“Autopsy results have confirmed that radio personality Art Bell is sadly yet another casualty of the prescription drug overdose epidemic plaguing America. On Wednesday, the Clark County Coroner’s office said that Bell died with a cocktail of prescription drugs in his system.
The 72-year-old was found dead in the bedroom of his home on April 13. Known as the late-night host and producer of the Coast to Coast AM radio show, he covered topics like crop circles, alien abduction, conspiracy theories, and UFOs for an audience that sometimes numbered 15 million people a night. At its peak, his show was heard on 500 radio stations around the country, and he also appeared on Sirius XM satellite radio. In 2008, he was inducted into the National Radio Hall of Fame.
The coroner’s office reports that there were four prescription medications in Bell’s system at the time of his death: the muscle relaxant carisoprodol, diazepam (which is often sold under the Valium brand name), and the opioids hydrocodone and oxycodone. The Nye County Sheriff’s Office said the drugs had been lawfully prescribed to him, and his death was ruled an accidental overdose. There were no signs of foul play. He was also reportedly suffering from chronic constructive pulmonary disorder and high blood pressure.
Prescription overdoses surprisingly common
Unfortunately, this scenario is all too familiar in the U.S. these days. The CDC reports that hydrocodone, oxycodone, and methadone are the three most common prescription drugs involved in overdose deaths. One out of every four people prescribed opioids is believed to develop an addiction, and emergency rooms across the country are treating a thousand people per day on average who have misused an opioid drug.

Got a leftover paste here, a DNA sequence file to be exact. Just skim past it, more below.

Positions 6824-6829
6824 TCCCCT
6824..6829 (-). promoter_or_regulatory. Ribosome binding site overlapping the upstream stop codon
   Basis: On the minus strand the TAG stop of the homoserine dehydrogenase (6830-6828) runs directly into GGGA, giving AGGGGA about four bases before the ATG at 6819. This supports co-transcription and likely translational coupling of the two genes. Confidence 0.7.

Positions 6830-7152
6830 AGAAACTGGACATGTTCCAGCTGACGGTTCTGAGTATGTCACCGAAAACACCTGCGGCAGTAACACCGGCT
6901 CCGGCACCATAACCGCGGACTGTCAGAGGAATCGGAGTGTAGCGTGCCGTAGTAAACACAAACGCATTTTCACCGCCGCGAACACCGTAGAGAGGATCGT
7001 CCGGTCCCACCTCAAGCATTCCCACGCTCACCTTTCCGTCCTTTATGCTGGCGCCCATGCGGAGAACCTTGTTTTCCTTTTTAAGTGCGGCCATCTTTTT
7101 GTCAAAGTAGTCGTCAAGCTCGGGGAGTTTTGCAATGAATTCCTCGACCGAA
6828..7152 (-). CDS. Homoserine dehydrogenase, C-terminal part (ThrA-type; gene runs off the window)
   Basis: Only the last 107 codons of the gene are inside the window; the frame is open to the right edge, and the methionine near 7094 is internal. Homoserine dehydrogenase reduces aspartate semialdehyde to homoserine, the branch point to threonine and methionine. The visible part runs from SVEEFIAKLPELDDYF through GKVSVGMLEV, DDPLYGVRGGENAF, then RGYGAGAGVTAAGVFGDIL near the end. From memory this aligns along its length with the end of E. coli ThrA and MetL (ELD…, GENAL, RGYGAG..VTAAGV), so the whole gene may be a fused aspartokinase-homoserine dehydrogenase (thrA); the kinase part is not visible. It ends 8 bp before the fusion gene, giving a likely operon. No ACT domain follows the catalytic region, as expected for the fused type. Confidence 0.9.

It’s a sad fact that prescription opioids are behind the soaring rates of drug addiction and death in the country. Therefore, it’s not surprising that several states are bringing the drug makers behind these dangerous pills to court over the role they’ve played in the addiction outbreak. Some Big Pharma companies have been accused of misleading patients and promoting fraudulent information about the drugs in a bid to get more people hooked.
Perhaps one of the most heartbreaking elements to Bell’s story and the thousands of others like him who die this way each year is the fact that their deaths were preventable. While we don’t know why Bell was taking painkillers, we do know that opioids are often prescribed in cases where they’re not really necessary for myriad reasons, not the least of which is the kickbacks Big Pharma companies give to doctors for prescribing them.
One out of 12 American doctors have been given a payment by an opioid pharmaceutical company, studies show. In the course of just 16 months, more than 68,000 doctors racked up more than $46 million in non-research payments that were related to opioids. Studies have shown that such payments, even when small, do influence doctors’ prescribing habits.
In fact, a report from the University of Southern California found that total opioid prescribing in America went up 471 percent in the past decade; 83 percent of these prescriptions were office-based.
With so much money at stake, this problem doesn’t look like it’s going to go away any time soon. This means that we will probably hear many more stories of people passing away tragically like Bell did from prescription drug overdoses.”